...self care is never a selfish act- it is simply good stewardship of the only gift I have, the gift I was put on earth to offer to others. Anytime we can listen to true self and give it the care it requires, we do so not only for ourselves but for the many others whose lives we touch.

Parker J. Palmer, Let Your Life Speak

Friday, December 5, 2008

Tribute to a Friend

Thanks to Sr. Mary Dennison, the Founder and Director of the Spiritual Direction Institute at the Cenacle Retreat House in Houston.
  • Who, on the threshold of a sabbatical, has shared her wonderful gift of listening and empathy, of clarity and intellect to everyone she encounters
  • Who, in welcoming and accepting others, frees their gifts for joyful service and love
  • Who first told me that my love of reading and study was not weird but a valid spiritual discipline and tool for prayer and growth
  • Whose dedication and joy in her ministry these many years is not only beautiful but smart and contagious
  • Whose Midwestern spunk, good humor, and patience always brings fresh air to the seriousness and judgment of our Bible belt religion
  • Whose permission-giving, thought-provoking, and authority questioning gave me the freedom to rethink, discern, and repent
  • Who tells the stories of saints and martyrs with reverence as well as friendliness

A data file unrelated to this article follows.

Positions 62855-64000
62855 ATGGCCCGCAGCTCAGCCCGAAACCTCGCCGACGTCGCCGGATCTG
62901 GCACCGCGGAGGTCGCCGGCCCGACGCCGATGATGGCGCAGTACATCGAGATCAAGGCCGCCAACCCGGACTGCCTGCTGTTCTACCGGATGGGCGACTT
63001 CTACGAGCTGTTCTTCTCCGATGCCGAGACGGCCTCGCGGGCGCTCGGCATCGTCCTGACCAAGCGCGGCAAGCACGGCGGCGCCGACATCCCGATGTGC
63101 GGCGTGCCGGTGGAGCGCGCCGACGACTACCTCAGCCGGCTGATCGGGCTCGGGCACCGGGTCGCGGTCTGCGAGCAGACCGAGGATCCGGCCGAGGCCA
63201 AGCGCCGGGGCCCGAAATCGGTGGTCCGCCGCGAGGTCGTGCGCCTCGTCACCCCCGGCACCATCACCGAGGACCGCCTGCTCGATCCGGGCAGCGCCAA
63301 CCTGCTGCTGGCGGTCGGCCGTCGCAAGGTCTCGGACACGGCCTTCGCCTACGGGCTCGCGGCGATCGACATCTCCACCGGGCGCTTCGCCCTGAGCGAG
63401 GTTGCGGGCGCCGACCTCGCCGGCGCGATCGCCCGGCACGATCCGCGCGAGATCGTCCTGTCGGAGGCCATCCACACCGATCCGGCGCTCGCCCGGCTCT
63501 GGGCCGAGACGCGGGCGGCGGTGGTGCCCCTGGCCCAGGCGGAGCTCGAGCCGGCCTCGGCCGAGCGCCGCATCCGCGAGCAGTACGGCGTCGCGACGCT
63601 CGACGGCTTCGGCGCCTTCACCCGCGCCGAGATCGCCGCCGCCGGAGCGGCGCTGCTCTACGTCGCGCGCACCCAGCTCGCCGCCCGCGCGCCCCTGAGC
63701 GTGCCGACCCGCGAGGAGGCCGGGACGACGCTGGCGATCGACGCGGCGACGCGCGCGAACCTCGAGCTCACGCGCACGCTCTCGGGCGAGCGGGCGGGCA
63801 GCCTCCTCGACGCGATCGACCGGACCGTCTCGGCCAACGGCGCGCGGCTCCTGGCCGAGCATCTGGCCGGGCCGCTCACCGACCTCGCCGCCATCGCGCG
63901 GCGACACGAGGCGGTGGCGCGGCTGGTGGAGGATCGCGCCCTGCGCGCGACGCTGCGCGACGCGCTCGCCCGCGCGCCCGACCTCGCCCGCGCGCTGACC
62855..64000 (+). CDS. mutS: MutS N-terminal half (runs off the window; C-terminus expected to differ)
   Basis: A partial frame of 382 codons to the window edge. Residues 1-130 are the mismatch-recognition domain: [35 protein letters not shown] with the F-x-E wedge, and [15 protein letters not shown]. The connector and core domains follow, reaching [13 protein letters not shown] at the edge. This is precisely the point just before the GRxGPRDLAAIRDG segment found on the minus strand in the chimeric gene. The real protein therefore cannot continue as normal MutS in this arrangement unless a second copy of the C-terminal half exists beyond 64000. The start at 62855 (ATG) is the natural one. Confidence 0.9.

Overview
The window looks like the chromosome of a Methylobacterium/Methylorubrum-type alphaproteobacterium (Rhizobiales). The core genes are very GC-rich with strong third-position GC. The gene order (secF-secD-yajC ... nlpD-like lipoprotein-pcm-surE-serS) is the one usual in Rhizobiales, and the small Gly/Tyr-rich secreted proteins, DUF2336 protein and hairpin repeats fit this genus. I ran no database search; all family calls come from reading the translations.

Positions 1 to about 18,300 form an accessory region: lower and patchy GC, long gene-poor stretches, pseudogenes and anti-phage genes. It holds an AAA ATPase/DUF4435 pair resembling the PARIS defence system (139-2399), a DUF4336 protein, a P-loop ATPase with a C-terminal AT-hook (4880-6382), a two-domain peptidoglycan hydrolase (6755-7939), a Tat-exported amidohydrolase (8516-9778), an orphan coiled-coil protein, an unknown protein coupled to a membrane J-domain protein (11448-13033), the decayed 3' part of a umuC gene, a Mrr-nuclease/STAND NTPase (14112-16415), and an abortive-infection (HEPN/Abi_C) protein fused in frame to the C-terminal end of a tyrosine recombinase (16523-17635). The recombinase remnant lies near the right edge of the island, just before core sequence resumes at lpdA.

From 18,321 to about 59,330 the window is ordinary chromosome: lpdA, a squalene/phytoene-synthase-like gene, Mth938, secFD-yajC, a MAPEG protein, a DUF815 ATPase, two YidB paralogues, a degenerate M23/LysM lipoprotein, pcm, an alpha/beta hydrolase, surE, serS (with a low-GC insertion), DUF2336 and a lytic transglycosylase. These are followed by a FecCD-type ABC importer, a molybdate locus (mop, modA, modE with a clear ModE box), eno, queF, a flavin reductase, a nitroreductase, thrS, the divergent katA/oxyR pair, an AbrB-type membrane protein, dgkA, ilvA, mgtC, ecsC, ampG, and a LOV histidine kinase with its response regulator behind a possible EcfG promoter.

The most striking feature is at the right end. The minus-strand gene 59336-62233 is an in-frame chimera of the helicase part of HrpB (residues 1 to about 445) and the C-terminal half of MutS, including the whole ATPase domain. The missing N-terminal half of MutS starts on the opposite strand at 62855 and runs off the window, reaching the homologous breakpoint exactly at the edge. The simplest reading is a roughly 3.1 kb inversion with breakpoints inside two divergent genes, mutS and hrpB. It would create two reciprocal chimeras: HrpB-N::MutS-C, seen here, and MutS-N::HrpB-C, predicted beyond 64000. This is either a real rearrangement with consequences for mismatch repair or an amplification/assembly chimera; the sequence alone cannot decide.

• You have embodied in the classroom and beyond the ideals of my spiritual heritage: "First do no harm, practice doing all the good you can, and stay in love with God."
  • Thank you, friend and sister in the Lord, for all you have done for me and for the church we share in Jesus.
  • Thank you for inviting me into this safe and healing place, and for all your encouragement in the SDI, in spiritual direction, and as a pastor!
We in the SDI third year are deeply grateful for your bringing us together! What a wonderful gift you have given the church and our city! May your sabbatical be filled with hope and rest and light and life.

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Having been in ordained ministry in the UMC for 34 years, I've experienced the truth that although, clergy are frequently present for others, no one can offer what they don't have.That's why if you're a clergy person, you need someone who will listen to you. Not the random next closest person available, but rather someone like a spiritual director, a therapist, a peer who can be fully present to you. I hope the links and posts you find here will give you ideas, humor, hope and encouragement. Scott Endress

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If you want a formula for making the best of the less-than-perfect and making the most of what you have been given, then begin to compare your lot to what you were before you were born, and it will empower you with wonder every time. John Claypool

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